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Beginner guide to water filters

Do you know what contaminants might be in your water? If you don't, don't buy a water filter! A good water filtration system could help you get cleaner, safer water, but only if you know what you're after. There are plenty of different models and filtration methods available and a wide range of filters on the market. Here's what you need to know in order to be able to choose the right one for your situation. Let's take a look.


Before you decide to buy, you need to know what is in your drinking water. With several thousand different filtration options on the market, you can't just pick the first one you see. Contaminants will be different from location to location and from one water supply type to the next. Fortunately, checking up on what might be in your water is relatively simple to do.

If your home is supplied by city water, get in touch with your water utility. They should be willing to give you a detailed list of what has been found in the local water in the past year. Under the Clean Water Act, they must publish this information. Find out what's used for treating the water, as well - some locations use chlorine and choramine, others may also use ozone and phosphorous treatments. Learning what's in the water can help you determine which type of filter to choose.

Homes on community wells can get similar information from their water utility, though the information available might not be as extensive as it is for city water. Those using a home well will need to have their own water tested. Use a certified laboratory and ask to have the water tested for bacterial contamination, nitrates, radon, PCBs, VOCs, lead, and mineral contaminants such as iron and sulphur. It may be annoying to have this test performed, but it will go a long way toward helping you stay healthy and making your water taste better.


A good water purification system will be certified by appropriate bodies and registered with other outside organizations. For instance, NSF International is the largest certifying body for water filtration systems, and deals with everything from countertop filters to whole house systems. NSF certification tells you that the water filter has met certain standards for quality and precision. A filter that doesn't have this certification may not be a good buy. Check to find out if the filter you're thinking about getting is certified by your state or local health department, as well. These certifications can be a good indicator of the quality of your filter.


Good quality water filters will offer a warranty on the housing. Check this out to see how long it's in effect, what circumstances it applies to, and what you need to do in order to avoid voiding your warranty. The entire filter should be warrantied for a short period of time immediately after purchase, to prevent manufacturing defects from affecting your purifier.


The water filter itself should be replaceable, since almost all types of water filters will be used up over time. Make sure you choose a filter that is easy to change. Look at how long a filter will last, and when you'll need to change it. Determine the cost of replacement over the course of the next several years to decide whether or not a given water filter is a good buy. Check the price per gallon, as well. A filter that's inexpensive to purchase at the beginning can cost more in the long run if it needs frequent filter changes.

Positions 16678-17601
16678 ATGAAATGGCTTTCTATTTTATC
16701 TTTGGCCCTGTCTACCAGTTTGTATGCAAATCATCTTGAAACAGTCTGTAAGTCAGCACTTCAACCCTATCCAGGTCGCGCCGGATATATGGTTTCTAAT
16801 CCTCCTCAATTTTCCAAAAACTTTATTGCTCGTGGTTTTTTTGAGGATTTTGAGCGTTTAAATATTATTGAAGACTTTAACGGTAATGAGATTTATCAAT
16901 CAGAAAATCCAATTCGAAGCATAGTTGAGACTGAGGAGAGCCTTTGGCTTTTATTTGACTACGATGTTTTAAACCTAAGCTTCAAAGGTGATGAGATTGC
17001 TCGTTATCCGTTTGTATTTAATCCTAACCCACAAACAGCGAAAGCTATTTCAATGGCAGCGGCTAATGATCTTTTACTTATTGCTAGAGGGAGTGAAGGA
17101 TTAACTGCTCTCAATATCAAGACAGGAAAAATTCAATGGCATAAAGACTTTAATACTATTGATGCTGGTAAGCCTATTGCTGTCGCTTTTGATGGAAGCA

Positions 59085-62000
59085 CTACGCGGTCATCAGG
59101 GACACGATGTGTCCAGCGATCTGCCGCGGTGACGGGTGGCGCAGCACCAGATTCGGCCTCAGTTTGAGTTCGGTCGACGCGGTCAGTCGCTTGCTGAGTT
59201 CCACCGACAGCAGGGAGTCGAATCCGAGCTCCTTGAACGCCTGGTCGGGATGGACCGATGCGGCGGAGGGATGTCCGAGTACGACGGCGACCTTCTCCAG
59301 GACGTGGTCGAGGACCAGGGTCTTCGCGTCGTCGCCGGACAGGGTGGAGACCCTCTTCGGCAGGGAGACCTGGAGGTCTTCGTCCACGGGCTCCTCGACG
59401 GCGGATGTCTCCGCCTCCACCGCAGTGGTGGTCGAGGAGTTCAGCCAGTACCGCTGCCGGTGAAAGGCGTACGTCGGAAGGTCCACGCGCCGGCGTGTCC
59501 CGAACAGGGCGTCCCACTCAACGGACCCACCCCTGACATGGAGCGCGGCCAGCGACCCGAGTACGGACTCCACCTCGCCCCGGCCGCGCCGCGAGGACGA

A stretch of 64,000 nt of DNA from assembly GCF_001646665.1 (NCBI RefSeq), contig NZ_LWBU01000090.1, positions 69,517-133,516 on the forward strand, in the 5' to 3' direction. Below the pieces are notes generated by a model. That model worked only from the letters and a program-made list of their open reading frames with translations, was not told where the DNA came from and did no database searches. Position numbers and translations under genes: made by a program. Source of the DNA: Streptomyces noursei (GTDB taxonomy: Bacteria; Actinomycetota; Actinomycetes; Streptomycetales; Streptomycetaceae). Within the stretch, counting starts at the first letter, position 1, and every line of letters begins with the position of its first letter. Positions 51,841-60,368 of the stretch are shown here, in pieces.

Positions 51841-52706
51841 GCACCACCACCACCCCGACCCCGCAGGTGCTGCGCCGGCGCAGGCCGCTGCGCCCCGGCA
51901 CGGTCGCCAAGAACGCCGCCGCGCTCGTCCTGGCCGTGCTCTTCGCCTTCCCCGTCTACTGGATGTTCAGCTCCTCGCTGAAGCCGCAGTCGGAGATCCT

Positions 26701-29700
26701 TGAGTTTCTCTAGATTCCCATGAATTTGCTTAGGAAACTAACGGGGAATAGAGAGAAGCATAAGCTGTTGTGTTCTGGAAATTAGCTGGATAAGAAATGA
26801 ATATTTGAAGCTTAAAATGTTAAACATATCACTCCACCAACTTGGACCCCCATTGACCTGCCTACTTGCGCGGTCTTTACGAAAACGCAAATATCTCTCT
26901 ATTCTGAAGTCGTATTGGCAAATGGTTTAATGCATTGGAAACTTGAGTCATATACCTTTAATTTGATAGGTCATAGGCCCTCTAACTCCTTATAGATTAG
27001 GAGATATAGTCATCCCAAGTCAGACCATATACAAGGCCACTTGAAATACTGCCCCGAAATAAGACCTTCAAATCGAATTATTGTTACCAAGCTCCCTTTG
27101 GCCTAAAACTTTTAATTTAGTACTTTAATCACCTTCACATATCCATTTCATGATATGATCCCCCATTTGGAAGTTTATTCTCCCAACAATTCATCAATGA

Ease of Use and Efficiency

How easy is it to use the filter you're thinking about buying and will a gallon of water in equal a gallon of water out? Some systems don't put out the full amount of water you put in. Determine what the system will and won't remove, and what percent of contaminants will remain in the water - a performance data sheet can help you understand this. Remember that some types of filtration are too effective - they remove healthy minerals along with unpleasant ones and dangerous contaminants. This can reduce the quality and taste of your water.


Look at the longevity of the manufacturer, too. A company that has been in business for the long term may be more trustworthy than one that has just come on the market. Take the time to ask around and talk to an expert about any manufacturer you're thinking about buying from. Get a good idea of the company, how they do business, and what you can expect out of buying from them.

Water Filter Type

How much water do you need to filter and where do you need to filter it? A pitcher filter is good for occasional drinking water needs and is inexpensive, but takes a while to work. Faucet filters are quicker, and work well if you need to filter one faucet at a time. You can also get shower head styles to improve water quality for bathing. Larger single-tap filters include under-the-sink styles and are good for households that don't need to filter all their water, but do need volume. At the top of the list for price and volume are whole house systems. They're installed at the water source and filter water for everything from cooking to doing laundry.

Take the time to think about what's wrong with your water and what you really need out of a filter before you buy. Then, start checking up on filters. There are plenty of high quality water filtration options on the market - you just need to know what to look for. Shop smart and you'll soon have clean, great tasting water for a lot less.

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